Even though the size of this camera compared to a full frame body like my Nikon D800, is relatively small; it is by no means an ordinary point a shoot! The X-1Pro is a mirror-less camera with interchangeable lenses, that has a large size APS-C CMOS sensor. I got to test all three prime Fuji lenses, 18mm f2, 35mm f1.4 and the 60mm 2.4 Macro/Portrait lens. This allows for a real shallow, DSLR like, depth of field like in the image above! If properly exposed it shows no signs of noise up to ISO1600 and with just a tiny bit of noise reduction images up to ISO6400 are more than useable! Because the camera is that much smaller, one can almost be invisible like in the images above shot at the Dubai Fishmarket and in the Dubai Metro. Most of the images have all been shot in the RAW format. Even though Lightroom does not have the different camera profiles like what is available for the Nikon and Canon DSLR’s the RAW image quality and colour accuracy is extremely good! What surprised me even more is the quality of the in-camera jpeg rendering. Especially the Black and White Film simulation modes… Fuji is known for its Black and White Film and this clearly shows in this digital camera! Even though the auto-focusing is a bit slower than most DSLR’s, it is more than adequate and once focus is achieved, it is right on!
Will I be buying this camera? No, but I do have a the newer FujiFilm X-E1 with the 18-55 f2.8/f4 zoom lens on order. This camera has exactly the same sensor as the X-1Pro and is even a bit smaller and lighter, due to the lack of the Optical viewfinder (OVF). By the way, on the X-1Pro, I did hardly use the OVF and really like how the Electronic Viewfinder (EVF) works. Will it replace my full frame Nikon D800? No of course not. For the moment there is clearly room for both. The X-E1 will go on my travels whenever I need to go light. I do however believe that the D800 might be the last DSLR body I bought. The future of the mirror-less is surely exciting and I sincerely believe they will eventually replace most if not all DSLR bodies.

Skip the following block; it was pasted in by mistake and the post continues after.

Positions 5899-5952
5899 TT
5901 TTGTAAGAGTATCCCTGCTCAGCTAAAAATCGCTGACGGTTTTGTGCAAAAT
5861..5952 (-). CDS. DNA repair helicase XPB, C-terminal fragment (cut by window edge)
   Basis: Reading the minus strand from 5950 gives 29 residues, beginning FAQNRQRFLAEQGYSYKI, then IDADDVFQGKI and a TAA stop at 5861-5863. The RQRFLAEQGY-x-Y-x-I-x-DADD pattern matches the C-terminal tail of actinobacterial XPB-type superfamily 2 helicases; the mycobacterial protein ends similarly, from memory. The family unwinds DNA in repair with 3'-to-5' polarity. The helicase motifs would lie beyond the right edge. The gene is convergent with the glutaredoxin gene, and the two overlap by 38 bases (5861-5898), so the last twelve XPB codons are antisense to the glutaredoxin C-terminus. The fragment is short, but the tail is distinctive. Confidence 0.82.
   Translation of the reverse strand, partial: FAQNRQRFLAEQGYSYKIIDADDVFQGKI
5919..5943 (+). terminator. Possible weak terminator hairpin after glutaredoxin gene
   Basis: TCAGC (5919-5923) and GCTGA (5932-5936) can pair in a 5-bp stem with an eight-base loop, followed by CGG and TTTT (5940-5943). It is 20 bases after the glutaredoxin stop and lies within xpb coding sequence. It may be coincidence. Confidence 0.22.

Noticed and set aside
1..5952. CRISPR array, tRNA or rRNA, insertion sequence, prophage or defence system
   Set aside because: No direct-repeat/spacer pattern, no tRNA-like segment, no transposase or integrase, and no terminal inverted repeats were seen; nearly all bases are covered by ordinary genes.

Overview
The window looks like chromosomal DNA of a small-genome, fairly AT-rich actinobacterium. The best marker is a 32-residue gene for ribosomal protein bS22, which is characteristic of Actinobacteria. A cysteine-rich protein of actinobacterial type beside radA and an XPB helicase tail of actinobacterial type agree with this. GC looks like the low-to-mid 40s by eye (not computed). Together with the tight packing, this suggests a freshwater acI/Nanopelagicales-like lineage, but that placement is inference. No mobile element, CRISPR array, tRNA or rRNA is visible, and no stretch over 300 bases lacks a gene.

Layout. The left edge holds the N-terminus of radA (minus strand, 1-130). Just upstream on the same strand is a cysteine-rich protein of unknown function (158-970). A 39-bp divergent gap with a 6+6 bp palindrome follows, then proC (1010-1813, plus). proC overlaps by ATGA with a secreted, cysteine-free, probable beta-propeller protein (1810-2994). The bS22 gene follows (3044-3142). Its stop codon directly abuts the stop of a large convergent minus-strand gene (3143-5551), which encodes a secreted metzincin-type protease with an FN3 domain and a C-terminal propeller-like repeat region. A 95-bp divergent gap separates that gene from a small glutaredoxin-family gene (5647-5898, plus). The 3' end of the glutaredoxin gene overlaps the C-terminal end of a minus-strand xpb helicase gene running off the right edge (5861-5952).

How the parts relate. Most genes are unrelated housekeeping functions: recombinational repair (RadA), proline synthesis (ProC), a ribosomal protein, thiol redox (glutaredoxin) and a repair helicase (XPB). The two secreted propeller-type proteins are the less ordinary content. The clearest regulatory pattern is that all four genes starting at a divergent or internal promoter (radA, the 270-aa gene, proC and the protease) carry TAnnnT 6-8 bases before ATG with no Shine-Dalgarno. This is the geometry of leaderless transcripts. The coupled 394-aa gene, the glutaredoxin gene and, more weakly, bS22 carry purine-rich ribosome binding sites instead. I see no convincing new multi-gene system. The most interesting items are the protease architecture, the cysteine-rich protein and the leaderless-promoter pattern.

More images from the three days can be found here.
See full review and pictures on bjornmoerman.blogspot.fr
October and November have been very busy months. I was stuck in client projects for a long time and after these were finished, Rebecca and I worked on the relaunch of her website. Even though that all was a lot of fun (check out the cool preview tool we developed), my beloved X-Pro1 was sitting on my desk the whole time making these sad eyes at me.
This week we finally had two days off work and sun. Rebecca got the X-E1 meanwhile and we took both Fujis with us and went to Kinsale for a day (you can find her pictures here). This was the first real outing with the X-Pro1 and I have to say that I’m really impressed. It does almost everything better than my Nikon. The level of details, the colors and the dynamic range are so much fun to work with. The only thing I am still adjusting to are the different field of view (crop sensor vs. full frame) and the depth of field (50mm f1.4 vs. the equivalent of a 50mm f2.0).
All the shots below were taken with the Fuji X-Pro1 and the Fujinon 35mm 1.4 lens
See all pictures on www.johnnypatience.com
People depicted in this series include students, carpenters, farmers, traders, metal workers, fishermen and textile workers in the informal sector in Zanzibar. All pictures taken with a Fujifilm X Pro-1 with a 35mm F1.4 lens